Special thanks to Walter and Sarah!cropped-harewood-gathering-1-version-2.jpg

 

The first Gathering at Harewood Plantation just outside of Charles Town!

Hosted by S.Walter Washington and Sarah Brown, both direct descendants of the Washington families.Our first Harewood gathering brought together  the Jefferson County Black History Preservation Society (JCBHP), the descendants of those who built and serviced Harewood, and  Washington Descendants together with other interested Charles Town residents. We shared an insightful, soul soothing afternoon, and promised to return to further our research and connections. 

WELL, WE DID IT AGAIN!!

Research Ladies of Charles Town

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Our great gathering of new family – it’s a long story, but a great one!

L to R – Back row; Matt Landerkin; Kelly Ferrell (Joyceann’s daughter), Walter Washington, Sarah Brown.

Middle row; Leah Ferrell (Kelley’s daughter, Joyceann’s granddaughter), Monique Crippen-Hopkins, Marilyn M Morton (Joyceann’s sister).
Front row: Bunny Shaw (Nikki’s mom), Shelley Murphy, Nikki Matt Landerkin, Brennan Landerkin (Nikki and Matt’s son), Joyceann Gray, Jaden Landerkin (Nikki and Matt’s son). Yay! 

Walter, Gail, Sarah

Walter, Gail, Sarah

Other’s that left before the picture was taken; The Tolbert’s and the Taylors, Heidi Snow,  her sister and mother Mrs. Oliver.

How we began;

Shelley contacted Khadijah (my sister) with a question about the passenger list of the Carolinian that took manumitted enslaved persons to Liberia. Khadijah sent the information  to me (Joyceann) since I was doing the historical research for that branch of the family. Wow, what do you know  There in black and white was Rueben and Elizabeth Hatter, relations of ours connecting our family back to Harewood Plantation.Oh, and by the way, Shelley  is our cousin from the Nebraska branch of the family.

While all this is going on, Shelley connects me to Facebook group ‘Our Black Ancestry’ where I meet and share research with Monique   as we three are researching the same area Charles Town, WV. As we get deeper into our research low and behold Monique and I find out we’re cousins four times over. Some by blood some by marriage but cousins to be sure! Eventually, Sarah Brown connects with me since she has already made Monique’s connection to Claymont Plantation and they work to  solve the connection with Fortune Thompson and the Washington family.  Click here for her well-written accounting of her research.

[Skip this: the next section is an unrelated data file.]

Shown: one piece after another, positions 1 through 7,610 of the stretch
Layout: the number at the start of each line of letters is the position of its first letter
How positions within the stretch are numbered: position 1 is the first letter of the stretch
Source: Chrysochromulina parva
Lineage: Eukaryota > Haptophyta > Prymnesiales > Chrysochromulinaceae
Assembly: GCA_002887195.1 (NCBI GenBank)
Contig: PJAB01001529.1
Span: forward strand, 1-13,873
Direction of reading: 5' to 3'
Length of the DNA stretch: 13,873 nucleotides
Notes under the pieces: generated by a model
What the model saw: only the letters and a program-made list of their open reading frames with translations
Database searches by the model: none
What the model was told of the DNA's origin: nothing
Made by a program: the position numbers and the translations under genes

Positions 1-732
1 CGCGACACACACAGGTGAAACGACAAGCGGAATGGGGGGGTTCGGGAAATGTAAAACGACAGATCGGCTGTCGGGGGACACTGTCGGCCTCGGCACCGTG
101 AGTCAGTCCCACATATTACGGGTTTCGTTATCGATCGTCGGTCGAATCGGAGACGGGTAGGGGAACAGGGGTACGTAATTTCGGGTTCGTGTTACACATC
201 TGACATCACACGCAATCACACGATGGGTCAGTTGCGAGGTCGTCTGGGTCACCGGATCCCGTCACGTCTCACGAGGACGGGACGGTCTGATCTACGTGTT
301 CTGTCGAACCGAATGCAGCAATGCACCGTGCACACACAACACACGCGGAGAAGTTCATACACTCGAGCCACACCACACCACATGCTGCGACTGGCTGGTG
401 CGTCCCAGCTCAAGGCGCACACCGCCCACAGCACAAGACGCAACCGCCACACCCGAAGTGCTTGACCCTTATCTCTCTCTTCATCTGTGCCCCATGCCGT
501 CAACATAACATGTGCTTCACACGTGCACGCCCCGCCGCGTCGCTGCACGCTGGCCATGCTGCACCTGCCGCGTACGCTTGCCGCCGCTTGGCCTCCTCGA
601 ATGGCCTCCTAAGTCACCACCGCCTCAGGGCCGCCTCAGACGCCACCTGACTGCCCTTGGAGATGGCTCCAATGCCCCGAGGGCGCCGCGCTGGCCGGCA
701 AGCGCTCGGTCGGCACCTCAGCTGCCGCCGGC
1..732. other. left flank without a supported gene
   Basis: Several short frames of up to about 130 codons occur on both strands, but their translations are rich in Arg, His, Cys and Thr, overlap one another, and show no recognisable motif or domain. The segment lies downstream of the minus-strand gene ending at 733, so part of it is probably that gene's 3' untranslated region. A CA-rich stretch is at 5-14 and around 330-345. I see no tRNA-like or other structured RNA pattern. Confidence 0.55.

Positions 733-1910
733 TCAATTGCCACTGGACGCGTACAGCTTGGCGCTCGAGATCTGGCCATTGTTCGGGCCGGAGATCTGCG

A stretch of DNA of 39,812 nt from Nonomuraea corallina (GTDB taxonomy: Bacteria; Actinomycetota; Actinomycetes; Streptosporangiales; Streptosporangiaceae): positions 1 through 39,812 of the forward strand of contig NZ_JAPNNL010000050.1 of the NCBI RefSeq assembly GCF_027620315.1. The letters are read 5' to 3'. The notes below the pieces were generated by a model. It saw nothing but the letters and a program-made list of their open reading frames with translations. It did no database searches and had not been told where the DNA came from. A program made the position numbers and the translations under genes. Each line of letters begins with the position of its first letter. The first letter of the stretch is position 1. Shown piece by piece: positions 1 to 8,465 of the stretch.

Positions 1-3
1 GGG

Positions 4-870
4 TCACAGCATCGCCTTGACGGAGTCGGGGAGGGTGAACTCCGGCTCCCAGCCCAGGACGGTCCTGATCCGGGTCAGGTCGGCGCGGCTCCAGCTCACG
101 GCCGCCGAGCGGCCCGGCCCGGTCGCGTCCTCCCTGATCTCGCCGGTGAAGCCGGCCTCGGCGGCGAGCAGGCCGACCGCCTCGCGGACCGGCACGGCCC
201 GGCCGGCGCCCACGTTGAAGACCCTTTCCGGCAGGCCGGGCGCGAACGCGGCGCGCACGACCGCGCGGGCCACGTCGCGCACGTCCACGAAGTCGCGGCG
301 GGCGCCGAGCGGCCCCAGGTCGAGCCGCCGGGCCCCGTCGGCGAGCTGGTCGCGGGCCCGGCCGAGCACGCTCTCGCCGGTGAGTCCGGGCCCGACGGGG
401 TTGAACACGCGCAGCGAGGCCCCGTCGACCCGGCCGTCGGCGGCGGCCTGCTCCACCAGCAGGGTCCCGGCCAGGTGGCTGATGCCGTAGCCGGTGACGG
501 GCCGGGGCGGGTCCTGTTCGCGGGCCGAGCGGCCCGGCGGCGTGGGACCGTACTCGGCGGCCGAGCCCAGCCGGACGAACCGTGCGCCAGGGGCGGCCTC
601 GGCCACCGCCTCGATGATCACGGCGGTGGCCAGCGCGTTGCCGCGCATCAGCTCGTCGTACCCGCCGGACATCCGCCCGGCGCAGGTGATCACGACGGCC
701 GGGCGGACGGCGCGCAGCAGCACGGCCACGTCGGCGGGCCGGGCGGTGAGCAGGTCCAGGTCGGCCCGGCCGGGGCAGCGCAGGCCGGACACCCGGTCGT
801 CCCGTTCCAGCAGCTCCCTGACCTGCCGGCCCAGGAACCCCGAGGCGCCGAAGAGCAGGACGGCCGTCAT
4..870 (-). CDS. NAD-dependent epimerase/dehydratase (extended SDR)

Cousins

                                                                                   Cousins

Now to be sure this all didn’t happen overnight or in a week.

We have been working for years to gain a name or location. Shelley has been hard at for over 30 years! I can only imagine what her office/house looks like with all the records and documents she has amassed!  🙂

Next, our newest member of our team is Nikki ( a Goins relative), who lives in WV and has so much to offer, and share indeed she does.  You see, we just don’t look and study for our own historical benefit, we are constantly digging and uncovering for each other. Sarah found baptism records for my people, I found letters that helped Monique and so on. 

Now this past Saturday we met a few new people of Charles Town and shared a delightful potluck smorgasbord that satisfied everyone’s palette.

 

Our dining was watched over by Col Samuel Walter Washington upon the Wall…

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Wonder what he was thinking about our gathering…. 🙂

We spent all afternoon sharing our stories and research and filled the air with laughter and hugs.

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Shelley Murphy and Marilyn Morton

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Gail Parrish, Mrs. Taylor, and Willa Mae Oliver

 

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     Left to right: Jim Taylor, Jim Tolbert, Sarah Brown, Bunny Shaw and Nikki  Landerkin

 

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Even our little ones enjoyed the day with Walter Washington and Kelly Ferrell playing poker!

Walter, Brennan, Kelly, Leah

Walter, Brennan, Kelly, Jaden, and Leah

 

 

WATCH OUT THERE’S MORE TO COME………

 

Another Milestone

This time at the Jefferson County museum in Charles Town.

Website Narratives of Four Descendants of Jefferson County Enslaved and Free African-Americans On the iPad to the left, you can access genealogical research and family stories by several descendants of enslaved and free black Jefferson Countians.

Monique

Monique Crippen-Hopkins, a certified paralegal, blogger, family historian, and genealogist, is a descendant of the Thompson family of Jefferson County. Influenced as a young person by the importance her mother placed on genealogy and later in life by the loss of relatives who had been the repositories of family history, she began researching her family’s origins in 2006 and in 2013. Ms. Crippen-Hopkins’s blogging has led to exciting journeys and discoveries. She is writing a book on her family’s history.